— Arising from the photograph we published in the December 1983 issue, of the blower 4 1/2-litre Bentley bought new by the late T.G. Moore when he was the owner of Motor Sport, Mr A. Fielding writes to say that he owned this car up to 1958, when he sold it to Mr Carter in the States, not in 1952 as the previous correspondent thought. When he acquired the Bentley in 1955 it was very good mechanically but in need of retrirnming, etc. It was black and the chassis number is thought to have been MS3925; the picture we published was taken outside the White Lion at Talybont in 1955, when Mr Fielding purchased it.
There are two items related to the VSCC which we make without comment. One is that when the Club transferred its last month’s driving tests from Brooklands to Goodwood it said this was because with “the various building and reconstruction that is going on there it is not possible focus to use the Track for our Surrey Driving Tests”. The other item is that a suggestion that rear-engined GP cars from the non-ground-effects period, that is, those made between 1958 and 1978 should be accepted for VSCC racing, proposed by two members of the Committee, has been defeated. However, like a dog worrying a bone, it has been decided that, if sufficient support is forthcoming, there will be an invitation race for such recent racing cars at the VSCC Donington Race Meeting on May 7th. Hang on, chaps, if you wait long enough your 1980 cars may become vintage acquisitions yet! We see from The Moth, that excellent magazine of the enthusiastic DH Moth Club, that David Black has broadened his repertoire by acquiring a DH94 Moth Minor and joining the Club.
Those who enjoy assimilating every piece of Rolls-Royce lore may be interested to know, if they didn’t already, that A. P. Sloane, Vice-President of General Motors, had ordered a new Rolls-Royce when on holiday in Europe with his wife in the summer of 1920, intending to use it for a tour, but the slump caused him to return to the USA in August 1920 before he could take delivery of it. General Motors had been formed by W. C. Durant (who came from a carriage-trade background and reorganised the failing Buick Company in 1904) in 1908, the same year in which Henry Ford introduced the Model-T, both epochmaking events. At first GM consisted of the friction-drive Cartercar, the two-stroke Elmore, and other “white-elephants”. As the Corporation grew it absorbed firms like Champion-AC spark plugs, Fisher bodies, and similar accessory and component makers. After WWI the car makes involved were Sheridan, Cadillac, Buick, Olds, Oakland, Chevrolet, plus GMT commercial vehicles. Also Samson Tractors and the Guardian Frigerator Co which was to become the mighty Frigidaire Division. The need to reorganise was seen in 1921, when GM’s range doubled up too much in the 1,300 to 2,100 dollar models. There were the Chevrolet 490 and FB models, the cheap six-cylinder Oakland, four, six and eight-cylinder Olds, the first using the Chevrolet FB engine, a Scripps-Booth with the Oakland six-cylinder engine, the Sheridan which like the four-cylinder Olds had the Chevrolet FB engine, a six-cylinder. Buick and the vee-eight Cadillac. GM were second to Ford in output, as they were to be for many years, the 1920 figures being 393,075 vehicles (Chevrolet 129,525, Buick 112,208) to GM, 1,074,336 to Ford.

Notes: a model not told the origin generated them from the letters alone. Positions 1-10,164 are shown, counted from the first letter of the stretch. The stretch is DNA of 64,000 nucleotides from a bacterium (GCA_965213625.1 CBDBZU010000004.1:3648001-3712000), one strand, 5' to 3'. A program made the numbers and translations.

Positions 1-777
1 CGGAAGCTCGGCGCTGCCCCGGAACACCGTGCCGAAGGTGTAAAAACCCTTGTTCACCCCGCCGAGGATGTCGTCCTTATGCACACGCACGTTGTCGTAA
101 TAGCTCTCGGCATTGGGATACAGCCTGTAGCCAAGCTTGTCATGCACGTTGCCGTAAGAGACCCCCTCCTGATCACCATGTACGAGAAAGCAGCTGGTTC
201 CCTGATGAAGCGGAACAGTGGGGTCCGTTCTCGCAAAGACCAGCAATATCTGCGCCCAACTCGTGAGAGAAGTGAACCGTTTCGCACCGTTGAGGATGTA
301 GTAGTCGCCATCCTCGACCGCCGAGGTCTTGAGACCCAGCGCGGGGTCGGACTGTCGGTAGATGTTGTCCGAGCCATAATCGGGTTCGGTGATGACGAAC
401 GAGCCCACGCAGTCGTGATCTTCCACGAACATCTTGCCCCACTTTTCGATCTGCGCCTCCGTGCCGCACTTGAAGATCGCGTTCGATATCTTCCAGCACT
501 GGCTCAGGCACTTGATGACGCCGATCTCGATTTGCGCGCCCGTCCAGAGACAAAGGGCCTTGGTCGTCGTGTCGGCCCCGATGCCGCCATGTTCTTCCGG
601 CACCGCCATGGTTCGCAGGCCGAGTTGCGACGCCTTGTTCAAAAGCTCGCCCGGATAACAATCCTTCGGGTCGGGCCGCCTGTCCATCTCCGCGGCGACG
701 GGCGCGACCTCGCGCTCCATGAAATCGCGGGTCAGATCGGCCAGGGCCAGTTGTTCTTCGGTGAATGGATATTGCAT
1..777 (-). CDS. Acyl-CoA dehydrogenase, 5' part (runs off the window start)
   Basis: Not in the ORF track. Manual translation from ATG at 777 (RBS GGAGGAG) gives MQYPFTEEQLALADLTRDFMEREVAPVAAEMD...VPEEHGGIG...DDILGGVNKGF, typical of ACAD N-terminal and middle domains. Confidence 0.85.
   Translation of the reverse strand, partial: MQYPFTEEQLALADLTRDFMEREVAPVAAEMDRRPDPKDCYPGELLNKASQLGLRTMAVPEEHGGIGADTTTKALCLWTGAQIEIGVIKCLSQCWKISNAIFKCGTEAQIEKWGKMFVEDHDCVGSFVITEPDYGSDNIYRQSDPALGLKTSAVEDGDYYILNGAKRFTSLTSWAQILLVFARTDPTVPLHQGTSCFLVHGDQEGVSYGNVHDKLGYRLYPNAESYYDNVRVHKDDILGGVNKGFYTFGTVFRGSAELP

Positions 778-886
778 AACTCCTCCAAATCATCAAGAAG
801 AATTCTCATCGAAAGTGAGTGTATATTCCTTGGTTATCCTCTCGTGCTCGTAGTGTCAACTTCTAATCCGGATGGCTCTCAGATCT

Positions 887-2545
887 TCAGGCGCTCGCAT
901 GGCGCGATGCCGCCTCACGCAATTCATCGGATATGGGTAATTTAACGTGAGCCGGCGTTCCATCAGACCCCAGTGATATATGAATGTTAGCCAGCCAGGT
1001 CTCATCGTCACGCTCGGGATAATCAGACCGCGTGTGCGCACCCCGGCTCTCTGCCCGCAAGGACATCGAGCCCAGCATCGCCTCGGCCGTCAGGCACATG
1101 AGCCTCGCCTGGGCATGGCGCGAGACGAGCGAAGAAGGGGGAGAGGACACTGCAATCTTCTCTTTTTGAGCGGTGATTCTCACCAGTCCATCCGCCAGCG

Sloane felt the six-cylinder engine to be no attraction in America at that time, the obsolescent Olds and Oakland to be competing at nearly identical prices, and the Oakland was in trouble in other ways while waiting for a new engine, the crankshaft of the existing one being unable to cope with the 35 to 40 bhp developed and workmanship being poor, so that production varied from ten to 50 cars a day as troubles were fixed up. (I trust I do not unduly depress any owners of early vintage Oaklands). Oakland output fell from 41,127 in 1919 to only 11,852 in 1921, Olds did little better, with 41,127 1919 sales, down to 18,978 by 1921, but Cadillac sold 19,790 cars in 1920, the high price at the time of the slump dropping this to 11,130 by 1921. This resulted in rationalisation and somehow GM survived the debacle of the air-cooled Chevrolet. The Oakland faded away but not before the 1924 “True Blue” Oakland had scored a “first” for its durable Duco lacquer finish, previous to which the Dodge Brothers car had led with its enamel finish, with no paint or varnish. Generously it seems, by 1925 GM had made Duco available to the entire Industry. GM claimed other “firsts”, such as automatic transmission, after Cadillac and Oldsmobile had conducted experiments, at first with semi-auto systems requiring a clutch pedal, which became the Buick-built Hydra-Matic transmission pioneered by Oldsmobile it 1940 and Cadillac in 1941, leading to the Buick Dynaflow fluid converter of 1948, and the Chevrolet Powerglide of 1950. Dubonnet in France and Maurice Olley who had left Rolls-Royce for Cadillac developed ifs for GM, testing on a “bump-rig” as used by Rolls-Royce much earlier, and by 1930s Cadillac had experimental layouts of different kinds on the road. The flat ride of the two Cadillacs when tried against a beam-axle Buick with GM’s top-brass on board convinced them that they had to have ifs but the 1933 slump killed automatic transmissions for a while.
Cadillac, Buick and Oldsmobile went for wish-bone ifs by 1933, Chevrolet, and later Pontiac, used the Dubonnet system by 1934, Bill Knudsen of Chevrolet refusing to be put off by O. E. Hunt, GM’s Engineering Vice-President when told there were not enough centre-less grinding machines in the USA to grind the coil-spring. WB
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